Helping Doctors Help Patients: The 6 Key Points of Physician Enablement

Est. Reading Time: 6 Minutes

Editor’s note: Shawn Morris retired as CEO on June 30, 2023, but remains on the company’s Board of Directors.

How can we help doctors help patients?

This seemingly simple question cuts to the heart of healthcare. Physicians are looking for novel solutions to streamline and improve care delivery in our ever-changing industry. The potential for more risk-based reimbursement in value-based programs is on the horizon. This exciting evolution has spurred many doctors — whether in private practice or other arrangements — to seek a partner that can help them adapt and focus on what matters most: caring for patients.

However, there are many complex barriers that face providers today. A study from Medical Economics grouped these challenges into three broad categories:

  • Administrative burdens and paperwork
  • Appropriate compensation for patient care
  • Physician burnout and autonomy

Physician enablement aims to equip providers with the tools, talent, and technology to overcome these obstacles.

When evaluating a potential partnership with a physician enablement organization, practices should consider these six key components.

#1: Technology-Driven

Healthcare technology is increasingly powerful and prevalent. Physician enablement organizations should aim to implement an interoperable, end-to-end technology platform that streamlines physician workflows, optimizes performance, and frees up time for patient interactions by significantly reducing complex, confusing and/or time-consuming administrative tasks.

Artificial intelligence (AI) built into the electronic health record (EHR) can reduce clinician burnout. Automated patient outreach can help close care gaps to help improve patient health outcomes as well as increasing reimbursements. Virtual scribe software can result in cost savings while allowing providers to focus more time and attention on patient engagement. Smart EHR templates and predictive analytics can also help doctors address and satisfy key metrics to bolster reimbursements in value-based contracts.

Technology can both improve the patient experience and give patients more control over their healthcare and patients are eager to use technology for their care. One survey found that nearly half of patients “wish the digital healthcare experience was smoother and more intuitive.” Telehealth can increase access and avoid unnecessary emergency room visits. Patient portals can give patients more control over their care by allowing them to easily message their providers, pay bills, refill prescriptions, and more. Secure, convenient mobile apps can increase engagement, improve health outcomes, and reduce costs.

Enabling physicians goes beyond just implementing technology applications. Integration and interoperability to create an end-to-end technology solution set are critical to maximizing effectiveness and efficiency. Well-integrated and fully interoperable technologies and data access can help increase care coordination, lower costs, and improve the well-being of providers and patients alike. Moreover, physician-enablement groups should elevate physicians’ perspectives, factoring their expertise and experience into clinical informatics to design digital tools that work for — not against — providers.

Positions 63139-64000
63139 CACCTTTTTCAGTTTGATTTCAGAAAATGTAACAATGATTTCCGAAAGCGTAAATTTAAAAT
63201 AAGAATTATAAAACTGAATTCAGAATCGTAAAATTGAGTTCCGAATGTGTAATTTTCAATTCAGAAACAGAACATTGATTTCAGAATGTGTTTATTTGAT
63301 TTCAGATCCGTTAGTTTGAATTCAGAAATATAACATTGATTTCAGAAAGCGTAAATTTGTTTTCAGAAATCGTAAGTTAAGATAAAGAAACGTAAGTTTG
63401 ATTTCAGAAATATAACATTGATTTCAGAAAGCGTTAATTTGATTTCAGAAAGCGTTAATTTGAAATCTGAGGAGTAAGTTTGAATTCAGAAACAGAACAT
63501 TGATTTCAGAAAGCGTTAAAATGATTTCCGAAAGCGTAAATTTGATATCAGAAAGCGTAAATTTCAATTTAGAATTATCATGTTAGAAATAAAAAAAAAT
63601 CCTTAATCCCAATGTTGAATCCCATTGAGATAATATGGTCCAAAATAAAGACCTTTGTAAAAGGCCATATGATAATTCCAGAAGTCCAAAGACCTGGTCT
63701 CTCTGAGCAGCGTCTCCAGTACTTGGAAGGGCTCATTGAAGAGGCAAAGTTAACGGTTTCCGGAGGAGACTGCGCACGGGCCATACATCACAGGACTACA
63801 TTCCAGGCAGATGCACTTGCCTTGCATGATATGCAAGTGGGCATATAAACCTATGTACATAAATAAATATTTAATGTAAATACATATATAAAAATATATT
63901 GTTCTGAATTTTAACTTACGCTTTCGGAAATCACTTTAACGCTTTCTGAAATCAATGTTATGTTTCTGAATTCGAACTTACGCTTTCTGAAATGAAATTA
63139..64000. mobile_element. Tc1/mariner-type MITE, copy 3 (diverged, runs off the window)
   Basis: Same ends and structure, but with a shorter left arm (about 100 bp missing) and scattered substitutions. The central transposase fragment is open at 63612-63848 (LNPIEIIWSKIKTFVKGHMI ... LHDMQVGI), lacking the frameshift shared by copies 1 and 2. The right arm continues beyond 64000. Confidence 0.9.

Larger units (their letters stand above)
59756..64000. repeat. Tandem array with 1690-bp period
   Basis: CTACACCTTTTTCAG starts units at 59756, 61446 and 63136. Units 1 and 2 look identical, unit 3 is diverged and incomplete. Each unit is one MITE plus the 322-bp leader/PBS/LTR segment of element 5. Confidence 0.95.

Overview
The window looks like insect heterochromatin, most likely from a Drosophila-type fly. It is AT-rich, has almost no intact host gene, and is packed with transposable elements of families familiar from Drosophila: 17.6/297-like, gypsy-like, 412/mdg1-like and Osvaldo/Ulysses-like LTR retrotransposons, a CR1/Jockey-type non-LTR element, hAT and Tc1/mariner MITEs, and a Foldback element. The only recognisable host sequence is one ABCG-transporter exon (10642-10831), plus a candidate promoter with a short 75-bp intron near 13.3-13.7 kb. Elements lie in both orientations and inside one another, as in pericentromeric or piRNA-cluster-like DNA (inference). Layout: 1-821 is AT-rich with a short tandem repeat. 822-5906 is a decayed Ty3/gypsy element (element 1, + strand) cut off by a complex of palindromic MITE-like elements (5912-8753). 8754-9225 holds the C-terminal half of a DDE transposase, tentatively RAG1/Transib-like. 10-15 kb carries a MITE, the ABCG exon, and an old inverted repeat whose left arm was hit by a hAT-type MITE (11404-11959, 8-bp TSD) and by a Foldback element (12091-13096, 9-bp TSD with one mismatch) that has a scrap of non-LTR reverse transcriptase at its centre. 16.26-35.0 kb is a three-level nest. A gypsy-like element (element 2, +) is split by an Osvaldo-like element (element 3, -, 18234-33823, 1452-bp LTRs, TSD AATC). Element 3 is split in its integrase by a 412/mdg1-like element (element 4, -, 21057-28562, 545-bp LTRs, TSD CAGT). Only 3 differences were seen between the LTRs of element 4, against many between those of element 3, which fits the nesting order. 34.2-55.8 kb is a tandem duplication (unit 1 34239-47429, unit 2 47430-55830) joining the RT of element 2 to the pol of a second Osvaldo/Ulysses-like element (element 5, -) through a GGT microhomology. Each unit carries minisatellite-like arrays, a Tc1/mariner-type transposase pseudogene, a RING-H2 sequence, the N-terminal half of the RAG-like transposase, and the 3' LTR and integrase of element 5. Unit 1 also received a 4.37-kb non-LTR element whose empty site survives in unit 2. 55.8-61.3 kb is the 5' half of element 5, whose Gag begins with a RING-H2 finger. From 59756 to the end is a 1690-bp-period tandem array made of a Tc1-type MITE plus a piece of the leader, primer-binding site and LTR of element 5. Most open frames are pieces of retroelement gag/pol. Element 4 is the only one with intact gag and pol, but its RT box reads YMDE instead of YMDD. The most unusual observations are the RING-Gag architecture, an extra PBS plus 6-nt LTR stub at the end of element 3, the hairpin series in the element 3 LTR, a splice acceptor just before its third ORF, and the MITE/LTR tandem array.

#2: Capital-Efficient

Many independent physicians today struggle financially. The COVID-19 pandemic has further exacerbated the problem. As Rebecca Pifer reported for Healthcare Dive: “[T]he competition for scarce supplies and federal aid paired with a catastrophic plummet in patient visits early in the year left independent primary care practices — many already operating on razor-thin margins — wheezing.” Data from the American Medical Association shows that less than half of doctors work at a physician-owned practice. Financial instability and uncertainty lead some doctors to leave private practice. Although many physicians are interested in value-based contracts, 97 percent still rely primarily on fee-for-service reimbursement, according to Deloitte.

It is critical that physician enablement be powerful and cost-effective. Physician groups can grow practice revenue by optimizing reimbursements and lowering expenses. Supporting performance in value-based contracts can help reward providers for delivering high-quality care. Similarly, tools to reduce administrative burden may allow physicians to see more patients, thereby increasing fee-for-service revenue.

Management services organization (MSOs) can also enable physicians by reducing direct costs. These organizations bundle, offload, and support necessary services, such as payer contracting, revenue cycle management, care value reporting, performance management, and more. An MSO’s scale and specialization can also lead to group purchasing discounts, further reducing practice expenses. Reducing administrative work and stabilizing finances can help care teams devote more time, energy, and resources to patients, not paperwork.

#3: Physician Variety